Entomology Department
The Entomology Department’s holdings consists of approximately 141 000 preserved insects including 872 type specimens. It is one of the most diverse insect collections in South Africa, consisting of 25 out of the known 29 known insect orders on earth. The most extensive groups are Lepidoptera (51 000) and Coleoptera (36 000). We have one of the largest butterfly collections in South Africa including the donated collection of well-known lepidopterist, Ivor Migdoll. Also under the care of the entomology department are the Arachnology (700 alcohol- preserved specimens) and Echinodermata (36 alcohol- preserved and dried specimens) collections.
The collection’s growth is dependent on collection of specimens during field trips, donations from researchers and scientists, incidental collections and research projects conducted by the museum’s entomologists. The department’s daily activities are curation (processing, specimen cataloguing, storing and preservation of specimens), data capture and facilitating external access to the collection through loans, visitors and provision of specimen data to researchers.
The Entomology collection is accessible to local and international scientists, who have relevant research interests, primarily taxonomic entomology, insect biogeography and conservation studies. We also provide samples from the collection for museum outreach events such as exhibitions and behind the scenes tours.
Ornithology Department
The Ornithology Department houses a world-class collection of bird study skins and other ornithological specimens, including eggs, nests, skeletons, open wings and specimens preserved in ethanol. The bird study skins comprise the core of the collection and number nearly 40 000. This ranks the collection as one of the top three on the continent. These study skins are also globally renowned for the quality of their preparation, far exceeding that of other African museums.
The study skin collection houses an unparalleled assemblage of holotypes and paratypes of (mainly) southern African subspecies. A recent landmark book on geographical variation in southern African birds was largely based on examination of this collection. The collection also boasts the largest collection of bird study skins in existence from Mozambique. The collection is in constant demand by a wide variety of outside stakeholders, including scientists, students, bird hobbyists and artists. Regular behind-the-scenes tours are conducted through the collection by Bird Department staff.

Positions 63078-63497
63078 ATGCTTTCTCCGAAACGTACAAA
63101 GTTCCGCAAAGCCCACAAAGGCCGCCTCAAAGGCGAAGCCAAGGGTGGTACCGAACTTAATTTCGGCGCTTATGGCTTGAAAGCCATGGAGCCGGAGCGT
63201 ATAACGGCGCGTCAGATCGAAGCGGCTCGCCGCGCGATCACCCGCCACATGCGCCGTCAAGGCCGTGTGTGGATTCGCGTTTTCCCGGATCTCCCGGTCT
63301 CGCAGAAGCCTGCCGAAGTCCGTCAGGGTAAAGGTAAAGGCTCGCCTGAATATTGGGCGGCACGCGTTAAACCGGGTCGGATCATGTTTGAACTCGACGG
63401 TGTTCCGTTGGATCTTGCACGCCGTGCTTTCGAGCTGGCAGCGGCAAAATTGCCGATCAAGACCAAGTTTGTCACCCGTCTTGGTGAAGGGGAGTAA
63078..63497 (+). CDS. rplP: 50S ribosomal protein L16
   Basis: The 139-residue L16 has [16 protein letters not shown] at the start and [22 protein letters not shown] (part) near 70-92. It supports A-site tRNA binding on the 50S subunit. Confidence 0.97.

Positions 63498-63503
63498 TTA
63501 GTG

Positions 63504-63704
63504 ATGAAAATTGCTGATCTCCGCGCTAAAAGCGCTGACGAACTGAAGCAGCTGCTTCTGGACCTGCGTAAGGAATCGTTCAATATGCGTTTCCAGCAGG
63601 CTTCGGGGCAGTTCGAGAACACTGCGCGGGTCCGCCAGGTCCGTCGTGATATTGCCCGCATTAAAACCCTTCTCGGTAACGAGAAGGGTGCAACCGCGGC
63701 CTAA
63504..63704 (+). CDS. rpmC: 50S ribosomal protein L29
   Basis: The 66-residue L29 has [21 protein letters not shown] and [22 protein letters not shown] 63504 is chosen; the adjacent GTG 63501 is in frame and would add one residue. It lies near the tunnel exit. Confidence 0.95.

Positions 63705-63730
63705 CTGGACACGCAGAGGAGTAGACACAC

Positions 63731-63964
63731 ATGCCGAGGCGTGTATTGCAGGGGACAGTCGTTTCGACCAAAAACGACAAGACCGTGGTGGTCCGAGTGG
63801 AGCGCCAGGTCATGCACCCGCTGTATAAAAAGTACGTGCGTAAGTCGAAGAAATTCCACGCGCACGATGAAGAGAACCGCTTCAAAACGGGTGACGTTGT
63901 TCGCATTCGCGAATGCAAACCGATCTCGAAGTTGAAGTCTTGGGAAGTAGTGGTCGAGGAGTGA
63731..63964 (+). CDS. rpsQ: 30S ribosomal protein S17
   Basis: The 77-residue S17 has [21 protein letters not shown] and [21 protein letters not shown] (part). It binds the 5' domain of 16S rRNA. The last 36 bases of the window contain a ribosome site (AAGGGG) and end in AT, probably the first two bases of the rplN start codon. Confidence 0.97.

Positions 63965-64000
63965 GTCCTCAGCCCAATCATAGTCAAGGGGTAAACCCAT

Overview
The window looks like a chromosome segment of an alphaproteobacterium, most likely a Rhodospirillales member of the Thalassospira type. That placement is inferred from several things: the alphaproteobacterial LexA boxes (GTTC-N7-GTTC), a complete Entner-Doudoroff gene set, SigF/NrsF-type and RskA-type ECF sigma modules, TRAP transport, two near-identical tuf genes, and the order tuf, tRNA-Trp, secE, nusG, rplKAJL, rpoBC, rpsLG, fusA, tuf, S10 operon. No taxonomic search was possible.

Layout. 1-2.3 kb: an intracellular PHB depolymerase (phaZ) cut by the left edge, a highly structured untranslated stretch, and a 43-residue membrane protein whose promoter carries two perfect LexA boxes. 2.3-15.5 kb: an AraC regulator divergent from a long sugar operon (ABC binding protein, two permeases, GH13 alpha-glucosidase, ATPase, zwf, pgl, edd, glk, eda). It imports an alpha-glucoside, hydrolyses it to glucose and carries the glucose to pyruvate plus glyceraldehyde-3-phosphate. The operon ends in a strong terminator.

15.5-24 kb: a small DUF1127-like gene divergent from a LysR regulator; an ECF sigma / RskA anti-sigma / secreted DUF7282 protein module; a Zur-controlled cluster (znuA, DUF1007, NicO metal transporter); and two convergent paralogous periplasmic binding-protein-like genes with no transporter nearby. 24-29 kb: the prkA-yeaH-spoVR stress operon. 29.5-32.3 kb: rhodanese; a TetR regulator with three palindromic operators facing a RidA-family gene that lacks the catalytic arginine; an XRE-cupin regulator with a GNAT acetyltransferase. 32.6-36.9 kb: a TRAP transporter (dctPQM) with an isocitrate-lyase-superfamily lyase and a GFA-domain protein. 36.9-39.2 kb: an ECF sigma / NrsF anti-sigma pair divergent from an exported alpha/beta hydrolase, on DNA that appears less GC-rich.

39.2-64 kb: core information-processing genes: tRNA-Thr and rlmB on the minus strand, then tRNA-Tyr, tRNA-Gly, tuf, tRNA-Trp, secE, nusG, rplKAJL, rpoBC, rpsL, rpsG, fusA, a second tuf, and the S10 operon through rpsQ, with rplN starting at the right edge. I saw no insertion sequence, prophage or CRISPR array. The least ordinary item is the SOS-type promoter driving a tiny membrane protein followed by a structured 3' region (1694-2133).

Mammalogy Department
The Mammal Department represents the newest department of the Museum that was only established in June 1989. From small beginnings, the Museum’s mammal collection has grown rapidly and currently comprises well over 17 000 specimens.
The DNSM Chiroptera (bat) collection comprises 3500 specimens; 125 species belonging to 10 families and 42 genera that have been collected from at least 20 different countries. Seventy-five percent of the collection comprises bats from the southern African subregion.
The collection boasts 36 type specimens belonging to five African small mammal species. A type specimen usually refers to a physical specimen/s, selected as reference material when a species is first described.
  • Neoromicia roseaveri  – Rosevear’s Serotine bat [holotype & paratype]
  • Rhinolophus cohenae – Cohen’s Horseshoe bat [holotype & paratypes]
  • Rhinolophus mabuensi s – Mabu Horseshoe bat [holotype & paratypes]
  • Rhinolophus mossambicus – Mozambican Horseshoe bat [holotype & paratypes]
  • Otomops harrisoni – Harrison’s Giant Mastiff bat [paratype]